New techniques to simplify analysis of large waveform databases


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Many electronic devices and systems perform basic functions that must be performed flawlessly over long periods of time. For example, electronic power grids, communications systems, and implanted medical devices cannot handle the errors that occur even once out of millions of events. For obvious reasons, the ability to capture and isolate extremely rare anomalies is the main challenge to ensuring this level of reliability. Voltage monitoring is not effective in identifying subtle device or system problems because it is so effectively controlled that subtle differences are difficult to detect. In contrast, current waveforms contain richer information related to the operation of a device or system. However, since current waveforms can fluctuate rapidly over wide dynamic ranges, it is important to sample them at a high sampling rate to capture the full bandwidth. This can generate huge data files, since capturing data at a rate of 10MB / s over a 24-hour period creates a data file larger than 1 TB. Sifting through this huge database to locate anomalous events is clearly a daunting task. Until recently, there were no solutions that could meet the hardware requirements just described. Data recorders can capture large amounts of data, but they have a relatively low bandwidth and can easily miss components of the high-frequency signal. Conventional oscilloscopes are good at picking up high-bandwidth signals, but they have limited capacity to store data. Even high-performance oscilloscopes with large memory depths cannot capture data at a high sampling rate over time periods of hours or days. The oscilloscope current sensors also do not have enough dynamic range to capture both low-level and high-level currents. Finally, none of these hardware solutions support any efficient way to quickly analyze the data they collect and identify defects. This becomes a big data analysis problem. Machine learning is one solution to deal with these types of big data challenges. The primary technology we discovered was Deep Learning Neural Networks (DLNNs), which have been very successful in recognizing images and sound. Unfortunately, DLNN has proven to perform marginally well when applied to waveform database analysis as well as requires significant computing power. To analyze large waveform databases, Keysight researchers had to develop new machine learning technologies that were optimized for this purpose. Developed over a period of five years, this new solution includes clustering techniques, unsupervised machine learning, and proprietary database compression techniques. It can analyze terabyte waveform databases by size faster than traditional technologies while operating on a laptop computer on a platform. Figure 1: System architecture for long-term waveform analytics software. Figure 1 shows the system architecture for the long-term waveform analyzes software. It has three components, and we will discuss each component separately. The acquisition subsystem sorts out pre-received data in real time during the acquisition process. Real-time tagging is the most important module in the acquisition subsystem, as it pre-sorts incoming wave segments. Similar waveform segments are grouped together and registered as members of a tag. It is important to note that pre-screening does not have to be perfect; It just needs to contain enough information to enable post-processing analysis. The database subsystem consists of the tag database and the non-lost database. The tags database is a brief summary of our previously sorted waveform clips. Provides a quick overview of long-term registration. The non-lost database is a complete archive of the complete long-term waveform record. It allows quick query of waveform in any location of huge database by timing or waveform similarity. The tags database size ranges from one hundred to one in five hundred the size of the non-lost database. This configuration allows for great flexibility in terms of data management and analytics. The analysis subsystem has two modes of operation: quick assembly and detail assembly. Quick Compilation enables a quick overview of your entire database. Typical computing time is less than one second. However, because Fast Clustering uses pre-sorted tag information, its accuracy is limited by a tag similarity threshold. Detailed grouping provides more accurate analysis because it uses database information that is not missing. The traditional analysis software needed to recheck the non-missing database on many occasions that took many hours. With this solution, the user can enjoy fast-response interactive analyzes without re-checking the missing database. It is worth noting that this technology is not only new to the testing and measurement industry, but also to the AI ​​/ machine learning community. Keysight presented a paper on this new solution at the IEEE Big Data 2019 Conference (* 1). Researchers stated at the conference that they had never seen anything like the performance and capabilities of this solution. This technology is incorporated into a Keysight CX3300A dynamic current waveform analyzer as an available option. It combines high voltage and current measurement with long term waveform analyzes. The following example shows a commercial power line voltage monitored over a period of four days at a sample rate of 1 mA / s. The different types of waveforms are grouped by block with their combinations displayed in the collect panel. You can select one or more groups and move to their duplicates in the main launch window using the arrow keys. Although the database contained more than 18 million wave segments, marking the data allowed anomalies to be identified within seconds. For example, the below screen capture shows some major overvoltages after 2 days and 21 hours in the data log. While this case is interesting, it is fairly simple, so let’s take a look at a more challenging example. Figure 2: An overvoltage anomaly detected in a commercial power line voltage. IoT devices need to work for long hours, and any unpredictable current surges may cause an internal drop in infrared radiation and cause the system to malfunction. To verify the integrity of the device, we measured a 17-hour Bluetooth device supply current at a sampling rate of 10MSa / s. This creates a single terabyte database file. Although the normal peak current is around 25 mA, we have found very rare current spikes of up to 50 mA. These occurred only 17 times from more than 7 million recorded wave clips. Further analysis showed that in this device there are two types of asynchronous events. The 50mA spike is observed when these two events fall within a narrow timing window, and this only occurs once per 400,000 times. This type of detailed analysis can only be achieved by using the CX3300A dynamic current measurement capabilities in conjunction with the data catalog option / long-term waveform analyzes option. Figure 3: Large elevation waveforms occurring 17 times out of more than 7 million wave segments identified within 5 minutes on the IoT device. As modern hardware and systems continue to become more complex, the software tools used to evaluate them need to be improved to keep up with their pace. In situations where devices are used in mission critical systems, it is important to understand the behavior of waveforms over long periods of time. The software used to capture the data also needs to be able to help analyze the data. This article showed that through the use of new machine learning technologies developed by Keysight. It is possible to efficiently analyze large waveform databases and quickly identify anomalies in these databases. Reference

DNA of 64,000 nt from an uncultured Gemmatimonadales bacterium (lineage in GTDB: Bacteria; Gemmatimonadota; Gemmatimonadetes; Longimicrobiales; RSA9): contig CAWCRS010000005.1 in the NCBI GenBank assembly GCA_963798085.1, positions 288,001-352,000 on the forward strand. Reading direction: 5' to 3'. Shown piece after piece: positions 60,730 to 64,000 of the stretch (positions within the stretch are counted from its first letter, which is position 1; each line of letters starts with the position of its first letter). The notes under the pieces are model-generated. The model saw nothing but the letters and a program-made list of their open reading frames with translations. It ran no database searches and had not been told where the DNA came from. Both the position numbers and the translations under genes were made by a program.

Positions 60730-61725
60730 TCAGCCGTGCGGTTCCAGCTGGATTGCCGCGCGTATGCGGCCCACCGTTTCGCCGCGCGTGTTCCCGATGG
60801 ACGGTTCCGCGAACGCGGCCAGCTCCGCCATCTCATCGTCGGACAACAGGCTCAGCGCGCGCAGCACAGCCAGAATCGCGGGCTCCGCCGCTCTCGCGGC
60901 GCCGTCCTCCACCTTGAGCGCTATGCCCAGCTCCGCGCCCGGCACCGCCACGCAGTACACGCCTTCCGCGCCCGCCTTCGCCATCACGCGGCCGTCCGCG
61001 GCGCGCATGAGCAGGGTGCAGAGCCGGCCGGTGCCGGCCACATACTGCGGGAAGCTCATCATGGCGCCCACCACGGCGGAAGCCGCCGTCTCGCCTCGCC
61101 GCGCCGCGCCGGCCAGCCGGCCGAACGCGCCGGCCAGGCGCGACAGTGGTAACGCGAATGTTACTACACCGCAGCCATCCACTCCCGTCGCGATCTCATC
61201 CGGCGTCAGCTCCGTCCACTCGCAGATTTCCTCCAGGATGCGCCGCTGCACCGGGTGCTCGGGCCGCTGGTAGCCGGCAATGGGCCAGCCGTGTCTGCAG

[1] Kabayashi, Goto, J-Ren, M. Ojihara, “Extending heterogeneous waveform combinations for long-term monitoring of signal acquisition, analysis, and interaction: Linking Big Data Analytics to Measurement Tool Use Pattern”, IEEE 2019 International Conference on Big Data, Los Angeles, California. United States of America. 2019, pp. 1794–1803. Written by Alan Wadsworth, Director of Business Development at Keysight Technologies for Precision and Power Products. And by Masaharu Goto, Principal Research Engineer at Keysight Technologies. .